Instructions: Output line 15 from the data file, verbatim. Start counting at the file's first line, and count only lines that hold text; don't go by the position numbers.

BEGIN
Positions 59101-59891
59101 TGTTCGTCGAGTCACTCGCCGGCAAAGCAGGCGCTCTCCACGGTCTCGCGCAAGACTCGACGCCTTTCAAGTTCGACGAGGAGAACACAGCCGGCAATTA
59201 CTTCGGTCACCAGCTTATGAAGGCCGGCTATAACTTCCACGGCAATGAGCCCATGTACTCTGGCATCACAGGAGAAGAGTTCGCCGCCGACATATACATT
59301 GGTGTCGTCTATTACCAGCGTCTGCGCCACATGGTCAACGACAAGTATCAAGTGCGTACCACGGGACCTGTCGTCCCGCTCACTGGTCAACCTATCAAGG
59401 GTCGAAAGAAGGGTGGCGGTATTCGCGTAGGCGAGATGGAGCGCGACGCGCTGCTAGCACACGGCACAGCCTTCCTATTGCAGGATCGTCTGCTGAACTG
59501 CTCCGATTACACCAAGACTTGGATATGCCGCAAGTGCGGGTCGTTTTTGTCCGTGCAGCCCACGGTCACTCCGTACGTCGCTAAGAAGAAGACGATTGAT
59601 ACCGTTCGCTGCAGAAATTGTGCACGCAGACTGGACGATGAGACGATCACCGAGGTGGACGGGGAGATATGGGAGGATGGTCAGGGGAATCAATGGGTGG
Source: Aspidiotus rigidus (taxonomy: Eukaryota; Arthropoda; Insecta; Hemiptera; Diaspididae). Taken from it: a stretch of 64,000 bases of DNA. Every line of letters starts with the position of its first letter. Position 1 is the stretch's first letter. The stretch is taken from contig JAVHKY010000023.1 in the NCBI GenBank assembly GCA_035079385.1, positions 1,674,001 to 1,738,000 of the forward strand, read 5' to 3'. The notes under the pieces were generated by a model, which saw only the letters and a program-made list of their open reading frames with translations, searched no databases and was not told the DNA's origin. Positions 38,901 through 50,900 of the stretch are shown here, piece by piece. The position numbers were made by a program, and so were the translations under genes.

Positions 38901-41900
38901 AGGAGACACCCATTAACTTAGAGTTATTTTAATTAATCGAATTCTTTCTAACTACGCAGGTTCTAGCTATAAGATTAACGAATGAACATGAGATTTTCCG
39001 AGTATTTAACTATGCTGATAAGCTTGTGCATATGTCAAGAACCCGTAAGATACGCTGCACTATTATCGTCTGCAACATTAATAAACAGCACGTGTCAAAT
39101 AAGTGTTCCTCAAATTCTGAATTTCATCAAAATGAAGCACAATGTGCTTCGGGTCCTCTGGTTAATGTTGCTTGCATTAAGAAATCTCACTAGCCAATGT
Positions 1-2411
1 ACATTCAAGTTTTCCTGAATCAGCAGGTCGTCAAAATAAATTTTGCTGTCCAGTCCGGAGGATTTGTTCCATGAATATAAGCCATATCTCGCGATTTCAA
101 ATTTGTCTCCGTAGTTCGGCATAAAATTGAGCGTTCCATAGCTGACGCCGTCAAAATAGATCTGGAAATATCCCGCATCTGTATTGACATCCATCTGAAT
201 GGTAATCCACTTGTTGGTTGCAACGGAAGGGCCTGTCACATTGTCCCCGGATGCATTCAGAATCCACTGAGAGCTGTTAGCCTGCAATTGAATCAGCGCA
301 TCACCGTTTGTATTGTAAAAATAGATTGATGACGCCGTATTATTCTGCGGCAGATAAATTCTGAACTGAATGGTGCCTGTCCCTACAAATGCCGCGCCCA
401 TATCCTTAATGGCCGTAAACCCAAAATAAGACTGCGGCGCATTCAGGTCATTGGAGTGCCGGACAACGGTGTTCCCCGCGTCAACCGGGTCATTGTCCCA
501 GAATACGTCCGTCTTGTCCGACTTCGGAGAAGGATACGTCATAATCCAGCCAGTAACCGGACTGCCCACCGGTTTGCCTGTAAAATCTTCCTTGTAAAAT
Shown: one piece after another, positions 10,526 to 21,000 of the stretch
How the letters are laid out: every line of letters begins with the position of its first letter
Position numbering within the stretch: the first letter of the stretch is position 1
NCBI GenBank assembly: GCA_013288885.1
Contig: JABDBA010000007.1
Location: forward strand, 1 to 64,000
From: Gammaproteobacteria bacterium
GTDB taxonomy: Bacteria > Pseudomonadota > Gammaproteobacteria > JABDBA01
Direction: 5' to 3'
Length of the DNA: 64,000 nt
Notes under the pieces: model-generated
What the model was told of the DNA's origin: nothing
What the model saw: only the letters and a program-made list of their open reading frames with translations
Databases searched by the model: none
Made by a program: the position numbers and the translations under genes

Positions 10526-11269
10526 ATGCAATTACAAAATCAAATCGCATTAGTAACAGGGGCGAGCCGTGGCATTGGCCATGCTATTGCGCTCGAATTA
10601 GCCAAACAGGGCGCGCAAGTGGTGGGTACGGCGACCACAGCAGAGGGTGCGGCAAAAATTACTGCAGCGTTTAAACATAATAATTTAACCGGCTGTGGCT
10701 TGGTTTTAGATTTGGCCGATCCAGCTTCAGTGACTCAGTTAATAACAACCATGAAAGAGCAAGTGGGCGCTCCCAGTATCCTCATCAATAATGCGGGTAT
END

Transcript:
101 ATTTGTCTCCGTAGTTCGGCATAAAATTGAGCGTTCCATAGCTGACGCCGTCAAAATAGATCTGGAAATATCCCGCATCTGTATTGACATCCATCTGAAT